Paramedics load a victim into the back of an ambulance as members of the emergency services work on Westminster Bridge, alongside the Houses of Parliament in central London on March 22, 2017, during an emergency incident © AFP NIKLAS HALLE’N

Agency Report

British police arrested seven people in armed raids Thursday linked to the deadly “Islamist-related” attack outside parliament in which three people were killed and the assailant was shot dead.

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Britain’s top anti-terror officer Mark Rowley also said 29 people were treated in hospital, including seven who are still in critical condition, following Wednesday’s assault on the symbol of the country’s democracy.

“We have searched six addresses and made seven arrests,” Rowley told reporters, adding that the raids included locations in London and the central city of Birmingham.

Rowley said the victims were a police officer stabbed to death by the attacker at the gates of parliament and two members of the public who were mown down by his car on nearby Westminster Bridge moments before, revising down an earlier toll of four victims.”It is still our belief… that this attacker acted alone yesterday and was inspired by international terrorism,” he said.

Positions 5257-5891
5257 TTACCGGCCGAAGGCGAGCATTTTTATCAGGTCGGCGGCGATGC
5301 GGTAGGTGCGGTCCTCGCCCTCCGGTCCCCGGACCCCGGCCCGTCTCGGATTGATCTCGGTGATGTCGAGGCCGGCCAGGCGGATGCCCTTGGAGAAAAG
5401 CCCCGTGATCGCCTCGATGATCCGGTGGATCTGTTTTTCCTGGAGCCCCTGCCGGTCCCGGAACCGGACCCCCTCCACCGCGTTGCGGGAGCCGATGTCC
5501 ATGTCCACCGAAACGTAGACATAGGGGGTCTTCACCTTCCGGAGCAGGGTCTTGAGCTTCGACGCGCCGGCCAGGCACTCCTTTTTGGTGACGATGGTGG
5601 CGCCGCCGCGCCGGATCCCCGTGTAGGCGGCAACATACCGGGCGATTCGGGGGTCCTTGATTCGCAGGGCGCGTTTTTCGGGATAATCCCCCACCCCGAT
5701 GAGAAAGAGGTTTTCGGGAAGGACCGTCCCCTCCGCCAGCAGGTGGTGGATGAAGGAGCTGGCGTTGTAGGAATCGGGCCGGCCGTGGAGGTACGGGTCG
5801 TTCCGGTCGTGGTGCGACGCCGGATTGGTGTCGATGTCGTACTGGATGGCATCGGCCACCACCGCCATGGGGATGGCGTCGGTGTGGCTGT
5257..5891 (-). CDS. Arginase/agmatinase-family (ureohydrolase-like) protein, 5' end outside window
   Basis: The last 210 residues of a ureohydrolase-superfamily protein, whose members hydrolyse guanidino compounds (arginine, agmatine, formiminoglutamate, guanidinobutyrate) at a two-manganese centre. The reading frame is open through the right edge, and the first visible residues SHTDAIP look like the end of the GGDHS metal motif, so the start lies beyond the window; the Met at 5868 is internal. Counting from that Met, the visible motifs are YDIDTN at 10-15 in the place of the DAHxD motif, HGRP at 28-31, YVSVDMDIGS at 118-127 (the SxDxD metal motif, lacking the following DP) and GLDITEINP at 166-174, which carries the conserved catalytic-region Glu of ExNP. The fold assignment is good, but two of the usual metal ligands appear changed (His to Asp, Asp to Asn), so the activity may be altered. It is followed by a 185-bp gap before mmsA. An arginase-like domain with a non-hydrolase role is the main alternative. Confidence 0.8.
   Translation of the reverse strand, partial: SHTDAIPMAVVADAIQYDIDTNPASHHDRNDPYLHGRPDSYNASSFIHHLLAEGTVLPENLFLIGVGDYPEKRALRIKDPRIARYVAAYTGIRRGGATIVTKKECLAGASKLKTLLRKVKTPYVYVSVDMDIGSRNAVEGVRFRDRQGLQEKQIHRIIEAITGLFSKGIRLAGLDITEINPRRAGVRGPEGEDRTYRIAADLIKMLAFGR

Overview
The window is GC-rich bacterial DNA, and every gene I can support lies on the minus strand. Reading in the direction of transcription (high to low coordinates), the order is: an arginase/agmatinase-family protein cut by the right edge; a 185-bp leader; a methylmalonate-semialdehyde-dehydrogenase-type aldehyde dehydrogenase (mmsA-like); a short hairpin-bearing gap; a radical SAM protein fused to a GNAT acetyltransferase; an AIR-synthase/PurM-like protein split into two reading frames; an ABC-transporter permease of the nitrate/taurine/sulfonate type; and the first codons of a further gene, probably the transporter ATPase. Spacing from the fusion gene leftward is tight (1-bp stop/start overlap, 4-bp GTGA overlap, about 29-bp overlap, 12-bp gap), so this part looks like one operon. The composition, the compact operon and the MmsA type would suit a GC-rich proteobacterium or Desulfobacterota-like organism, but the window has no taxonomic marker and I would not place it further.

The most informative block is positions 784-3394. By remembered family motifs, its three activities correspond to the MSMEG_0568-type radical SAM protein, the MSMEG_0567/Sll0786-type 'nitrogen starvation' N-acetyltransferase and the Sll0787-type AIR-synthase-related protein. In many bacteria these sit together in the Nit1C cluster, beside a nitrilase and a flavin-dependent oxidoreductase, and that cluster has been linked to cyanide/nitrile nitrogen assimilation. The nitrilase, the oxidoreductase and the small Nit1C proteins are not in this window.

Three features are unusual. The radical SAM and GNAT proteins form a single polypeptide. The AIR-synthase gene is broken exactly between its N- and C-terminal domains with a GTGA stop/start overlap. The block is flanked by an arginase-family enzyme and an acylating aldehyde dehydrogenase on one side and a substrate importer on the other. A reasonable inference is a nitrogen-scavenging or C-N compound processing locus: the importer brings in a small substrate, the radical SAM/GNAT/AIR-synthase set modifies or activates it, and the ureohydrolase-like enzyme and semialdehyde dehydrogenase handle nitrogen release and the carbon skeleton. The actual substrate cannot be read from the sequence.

Among the injured were three French school children and a number of foreign tourists.

– ‘Sick and depraved’ –

Defiant British MPs vowed to return to work as normal in the parliament building that lies in the shadow of Big Ben but the area remained closed off to traffic and was virtually empty.

Prime Minister Theresa May described the attack in the heart of London as “sick and depraved” in a defiant address on Wednesday.

Defence Minister Michael Fallon told BBC radio that Wednesday’s carnage was linked to “Islamic terrorism in some form”.Helicopters circled over the area and a blue forensics tent was in place where the assailant died. Where the policeman was killed, there was blood on the ground.

Hundreds of extra police were on patrol and officers worked around the clock to piece together what happened in the deadliest attack in Britain since four suicide bombers killed 52 people on London’s transport system in July 2005.

“What we will do is continue as the House of Commons. We will not give in to terrorism,” deputy speaker Lindsay Hoyle told reporters.The British flag over parliament flew at half-mast.

Press Association news agency photos believed to be of the knifeman lying on an ambulance stretcher showed a burly man with black clothes and a beard.

Other pictures showed a knife on the cobblestones inside the vehicle entrance gates to parliament, while three shots were heard ringing out on video footage as terrified passers-by fled.